The Makings of a Truly Special Institution A Special Standing in the World: The Faculty of Law at The University of Hong Kong, 1969-2019 by Christopher Munn, published by HKU Press

The legal profession in Hong Kong did not enjoy auspicious beginnings. After seven London barristers turned down the offer to serve as the colony’s first Chief Justice, the eighth choice, John Walter Hulme, landed in 1844 and endured a controversial 15-year tenure marked by debt, illness and quarrels, culminating in a seven-month suspension on charges of drunkenness, of which he was eventually exonerated.

In those days the Supreme Court admitted a motley crew of attorneys and clerks equipped with “vulgar pot house oratory and looser professional principles” according to the colony’s earliest historian, William Tarrant, who was himself admitted to practice with no legal training. Perhaps the most notorious practitioner was one Percy McSwyney – journalist, opium dealer, deputy registrar of the Supreme Court, coroner and temporary attorney – who, according to Tarrant, committed “swindling and bare-faced robbery” on Chinese litigants.

Such individuals and others of less questionable character populate the early pages of A Special Standing in the World: The Faculty of Law at The University of Hong Kong, 1969-2019, published to mark the Faculty’s 50th anniversary. Author Christopher Munn has triumphed in tracing the Faculty’s remarkable journey from humble beginnings to the world- renowned law school it is today and in assessing its exceptional and ongoing impact on Hong Kong society.

The opening two chapters, which detail Hong Kong’s legal landscape from early British rule up to 1969, underscore the obstacles – including antipathy in some government corridors – which needed surmounting to establish the colony’s first law school. Attempts to teach legal topics as part of a general arts degree at HKU in the 1920s fizzled out, with Colonial Office records highlighting concerns that a proposed law school might produce “half- baked lawyers” who would create “political trouble”. There are probably some in our government today who would concur with this view.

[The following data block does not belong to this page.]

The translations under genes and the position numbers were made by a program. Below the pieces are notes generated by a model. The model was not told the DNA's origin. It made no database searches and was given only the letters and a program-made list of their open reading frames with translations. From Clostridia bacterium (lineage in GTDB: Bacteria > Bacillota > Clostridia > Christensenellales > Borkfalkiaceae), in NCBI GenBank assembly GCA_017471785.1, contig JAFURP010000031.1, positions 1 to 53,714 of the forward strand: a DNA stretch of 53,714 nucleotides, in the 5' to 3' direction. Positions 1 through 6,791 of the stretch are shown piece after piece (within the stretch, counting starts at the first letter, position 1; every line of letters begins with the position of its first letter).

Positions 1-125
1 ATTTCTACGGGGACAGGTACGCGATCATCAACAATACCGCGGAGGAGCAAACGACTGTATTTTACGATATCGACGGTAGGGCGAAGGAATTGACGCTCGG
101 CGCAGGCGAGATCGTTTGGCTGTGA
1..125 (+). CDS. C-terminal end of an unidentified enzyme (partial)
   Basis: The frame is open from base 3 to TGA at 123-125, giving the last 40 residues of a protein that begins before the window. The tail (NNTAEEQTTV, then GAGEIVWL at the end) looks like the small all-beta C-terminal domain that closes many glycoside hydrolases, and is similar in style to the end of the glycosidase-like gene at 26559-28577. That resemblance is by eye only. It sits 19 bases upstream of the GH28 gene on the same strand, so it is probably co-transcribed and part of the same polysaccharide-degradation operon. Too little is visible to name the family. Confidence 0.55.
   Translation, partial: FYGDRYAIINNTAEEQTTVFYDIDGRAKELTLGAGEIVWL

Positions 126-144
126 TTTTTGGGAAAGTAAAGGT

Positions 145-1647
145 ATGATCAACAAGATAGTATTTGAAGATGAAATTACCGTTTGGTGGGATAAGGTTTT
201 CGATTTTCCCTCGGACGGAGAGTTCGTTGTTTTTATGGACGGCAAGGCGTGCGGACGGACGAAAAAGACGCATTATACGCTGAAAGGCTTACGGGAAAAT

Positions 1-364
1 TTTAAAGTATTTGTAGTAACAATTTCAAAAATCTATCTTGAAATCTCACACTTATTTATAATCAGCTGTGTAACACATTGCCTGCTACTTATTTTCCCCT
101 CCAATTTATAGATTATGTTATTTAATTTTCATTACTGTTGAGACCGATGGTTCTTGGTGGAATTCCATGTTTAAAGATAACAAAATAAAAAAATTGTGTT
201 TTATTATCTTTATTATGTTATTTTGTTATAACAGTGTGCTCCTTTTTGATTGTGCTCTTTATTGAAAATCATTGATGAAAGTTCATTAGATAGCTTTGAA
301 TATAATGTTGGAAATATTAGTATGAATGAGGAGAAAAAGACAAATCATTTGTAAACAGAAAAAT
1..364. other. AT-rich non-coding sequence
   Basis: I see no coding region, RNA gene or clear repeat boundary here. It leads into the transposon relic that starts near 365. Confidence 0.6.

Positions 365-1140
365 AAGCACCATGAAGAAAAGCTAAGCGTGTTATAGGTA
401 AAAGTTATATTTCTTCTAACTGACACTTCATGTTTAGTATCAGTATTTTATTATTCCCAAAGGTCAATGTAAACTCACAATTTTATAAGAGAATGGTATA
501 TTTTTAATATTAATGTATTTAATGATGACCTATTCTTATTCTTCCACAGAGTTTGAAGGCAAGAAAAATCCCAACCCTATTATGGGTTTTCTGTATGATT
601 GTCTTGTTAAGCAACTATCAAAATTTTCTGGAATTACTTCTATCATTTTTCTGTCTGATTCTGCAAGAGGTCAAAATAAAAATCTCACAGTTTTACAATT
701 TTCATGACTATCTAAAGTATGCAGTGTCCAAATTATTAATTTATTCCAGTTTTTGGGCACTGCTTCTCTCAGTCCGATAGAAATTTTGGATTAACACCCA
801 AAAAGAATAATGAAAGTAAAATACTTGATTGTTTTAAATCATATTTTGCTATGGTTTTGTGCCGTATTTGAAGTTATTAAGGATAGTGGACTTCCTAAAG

The pre-1969 pages are awash with diverse and visionary characters who led the drive for authentic legal education in the colony. Former Royal Marines major Peter Vine, having sat his solicitors’ finals on board his ship in Singapore before serving as a prosecutor in the Hong Kong War Crimes Trials, urged the implementation of law courses in a keynote speech in 1963 while serving as president of the Law Society of Hong Kong. One of the government’s senior lawyers, Registrar General W.K. Thomson, took up the theme, remarking that it was “little short of tragic that the doors to a great profession are virtually closed to a large number of men and women who have not had the good fortune to be born into wealthy homes”.

Such lobbying led in 1964 to a five-year pilot scheme in which the HKU’s Department of Extra-Mural Studies offered part-time evening classes for an external law degree at the University of London. One of the teachers, Professor Dafydd Evans, who arrived on secondment from the London School of Economics, worked assiduously towards the establishment of a more formal legal education institution. He is perhaps the single most important figure in the Faculty of Law’s history, serving as its head and then dean until 1987 and being awarded an OBE in 1989 for his services to legal education.

Thus, the Department of Law was established in 1969 within the Faculty of Social Sciences. Offering a three-year, full-time programme leading to a law degree, it was located off-campus in part of the former Police Married Quarters in Caine Road and began with three staff, a librarian and 40 students. The book paints vivid portraits of those involved and their circumstances. Lecturer Barry Lovegrove, for example, founded the Old China Hand pub in Wanchai and, with three colleagues, played in an environmental-awareness rock band called Junk.